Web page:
Chemicals that touch skin can lead to a reaction on the skin, throughout the body, or both.
Chemical exposure is not always obvious. You should suspect chemical exposure if an otherwise healthy person becomes ill for no apparent reason, particularly if an empty chemical container is found nearby.
Exposure to chemicals at work over a long period of time can cause changing symptoms as the chemical builds up in the person's body.
If the person has a chemical in the eyes, see first aid for eye emergencies.
If the person has swallowed or inhaled a dangerous chemical, call a local poison control at 1-800-222-1222.
Depending on the type of exposure, the symptoms may include:
Note: If a chemical gets into the eyes, the eyes should be flushed with water immediately. Continue to flush the eyes with running water for at least 15 minutes. Get medical help immediately.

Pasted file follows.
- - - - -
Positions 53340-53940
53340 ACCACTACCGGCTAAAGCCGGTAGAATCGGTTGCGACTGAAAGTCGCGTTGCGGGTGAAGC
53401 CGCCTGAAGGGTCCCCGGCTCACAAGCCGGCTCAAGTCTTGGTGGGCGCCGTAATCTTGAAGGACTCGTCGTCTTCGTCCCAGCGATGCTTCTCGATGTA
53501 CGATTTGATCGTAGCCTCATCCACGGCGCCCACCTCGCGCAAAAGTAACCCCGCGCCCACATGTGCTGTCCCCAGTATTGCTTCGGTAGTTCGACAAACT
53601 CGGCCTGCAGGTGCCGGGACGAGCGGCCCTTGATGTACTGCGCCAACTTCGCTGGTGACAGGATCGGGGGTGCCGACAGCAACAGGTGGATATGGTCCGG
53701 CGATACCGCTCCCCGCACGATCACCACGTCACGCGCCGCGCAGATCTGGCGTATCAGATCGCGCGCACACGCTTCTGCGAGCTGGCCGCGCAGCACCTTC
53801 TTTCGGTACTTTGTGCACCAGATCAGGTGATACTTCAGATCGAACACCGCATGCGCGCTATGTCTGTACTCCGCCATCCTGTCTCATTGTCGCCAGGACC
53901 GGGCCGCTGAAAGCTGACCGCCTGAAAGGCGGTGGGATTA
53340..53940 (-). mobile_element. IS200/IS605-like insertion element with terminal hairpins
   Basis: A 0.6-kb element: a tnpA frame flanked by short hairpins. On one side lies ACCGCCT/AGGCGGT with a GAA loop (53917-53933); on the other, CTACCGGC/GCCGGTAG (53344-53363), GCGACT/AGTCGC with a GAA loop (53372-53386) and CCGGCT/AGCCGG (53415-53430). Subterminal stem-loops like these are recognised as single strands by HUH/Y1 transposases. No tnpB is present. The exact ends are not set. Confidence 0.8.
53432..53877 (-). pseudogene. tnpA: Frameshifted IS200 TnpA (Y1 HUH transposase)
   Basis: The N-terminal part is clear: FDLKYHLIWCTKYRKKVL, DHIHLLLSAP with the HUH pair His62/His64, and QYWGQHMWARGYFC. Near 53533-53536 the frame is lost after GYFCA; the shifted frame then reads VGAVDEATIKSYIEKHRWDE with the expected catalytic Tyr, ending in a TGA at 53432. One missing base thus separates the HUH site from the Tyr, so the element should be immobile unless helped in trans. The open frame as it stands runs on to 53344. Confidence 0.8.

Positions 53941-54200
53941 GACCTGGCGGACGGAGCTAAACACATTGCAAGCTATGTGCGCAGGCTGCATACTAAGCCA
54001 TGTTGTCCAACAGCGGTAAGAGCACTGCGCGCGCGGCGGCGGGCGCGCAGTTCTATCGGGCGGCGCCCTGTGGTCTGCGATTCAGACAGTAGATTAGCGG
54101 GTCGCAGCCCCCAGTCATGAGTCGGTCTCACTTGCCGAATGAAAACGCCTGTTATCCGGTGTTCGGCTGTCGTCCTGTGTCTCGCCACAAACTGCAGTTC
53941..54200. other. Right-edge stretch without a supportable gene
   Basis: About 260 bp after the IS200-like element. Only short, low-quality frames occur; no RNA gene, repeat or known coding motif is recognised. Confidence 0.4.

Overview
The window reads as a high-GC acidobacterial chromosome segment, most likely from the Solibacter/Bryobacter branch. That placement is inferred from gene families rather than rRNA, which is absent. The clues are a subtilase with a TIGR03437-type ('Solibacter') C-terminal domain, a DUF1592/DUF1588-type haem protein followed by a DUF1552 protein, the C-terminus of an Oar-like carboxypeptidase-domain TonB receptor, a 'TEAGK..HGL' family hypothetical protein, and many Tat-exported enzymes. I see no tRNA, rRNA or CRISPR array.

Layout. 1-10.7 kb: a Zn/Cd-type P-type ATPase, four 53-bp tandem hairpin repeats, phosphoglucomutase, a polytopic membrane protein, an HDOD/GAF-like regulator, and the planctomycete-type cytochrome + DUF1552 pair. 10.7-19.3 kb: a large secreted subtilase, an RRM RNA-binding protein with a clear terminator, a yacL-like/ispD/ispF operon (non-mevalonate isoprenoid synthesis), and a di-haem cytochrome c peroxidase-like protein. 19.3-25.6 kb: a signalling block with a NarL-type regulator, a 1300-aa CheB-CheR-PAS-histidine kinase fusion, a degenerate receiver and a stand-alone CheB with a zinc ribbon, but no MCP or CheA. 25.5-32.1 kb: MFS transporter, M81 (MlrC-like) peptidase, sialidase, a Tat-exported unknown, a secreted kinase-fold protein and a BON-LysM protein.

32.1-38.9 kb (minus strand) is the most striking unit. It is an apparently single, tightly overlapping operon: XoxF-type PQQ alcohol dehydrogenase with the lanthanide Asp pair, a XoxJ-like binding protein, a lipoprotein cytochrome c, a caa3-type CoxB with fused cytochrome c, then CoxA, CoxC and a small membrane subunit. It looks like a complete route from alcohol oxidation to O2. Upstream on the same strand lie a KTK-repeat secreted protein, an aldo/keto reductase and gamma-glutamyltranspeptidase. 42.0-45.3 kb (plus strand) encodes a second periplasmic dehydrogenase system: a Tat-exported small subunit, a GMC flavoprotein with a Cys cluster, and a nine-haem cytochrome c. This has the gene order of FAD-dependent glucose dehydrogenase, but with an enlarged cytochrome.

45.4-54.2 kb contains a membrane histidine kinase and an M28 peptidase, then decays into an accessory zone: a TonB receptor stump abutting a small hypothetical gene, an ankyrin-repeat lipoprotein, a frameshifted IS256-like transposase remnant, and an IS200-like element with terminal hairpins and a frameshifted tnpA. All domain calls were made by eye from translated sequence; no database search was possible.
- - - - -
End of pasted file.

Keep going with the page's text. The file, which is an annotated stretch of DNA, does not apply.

Burn from chemicals
Harchelroad FP, Rottinghaus DM. Chemical burns. In: Tintinalli JE, Kelen GD, Stapczynski JS, Ma OJ, Cline DM, eds. Emergency Medicine: A Comprehensive Study Guide. 6th ed. New York, NY: McGraw-Hill; 2004: chap 200.
Updated by: Eric Perez, MD, St. Luke's / Roosevelt Hospital Center, NY, NY, and Pegasus Emergency Group (Meadowlands and Hunterdon Medical Centers), NJ. Review provided by VeriMed Healthcare Network. Also reviewed by A.D.A.M. Health Solutions, Ebix, Inc., Editorial Team: David Zieve, MD, MHA, David R. Eltz, Stephanie Slon, and Nissi Wang.
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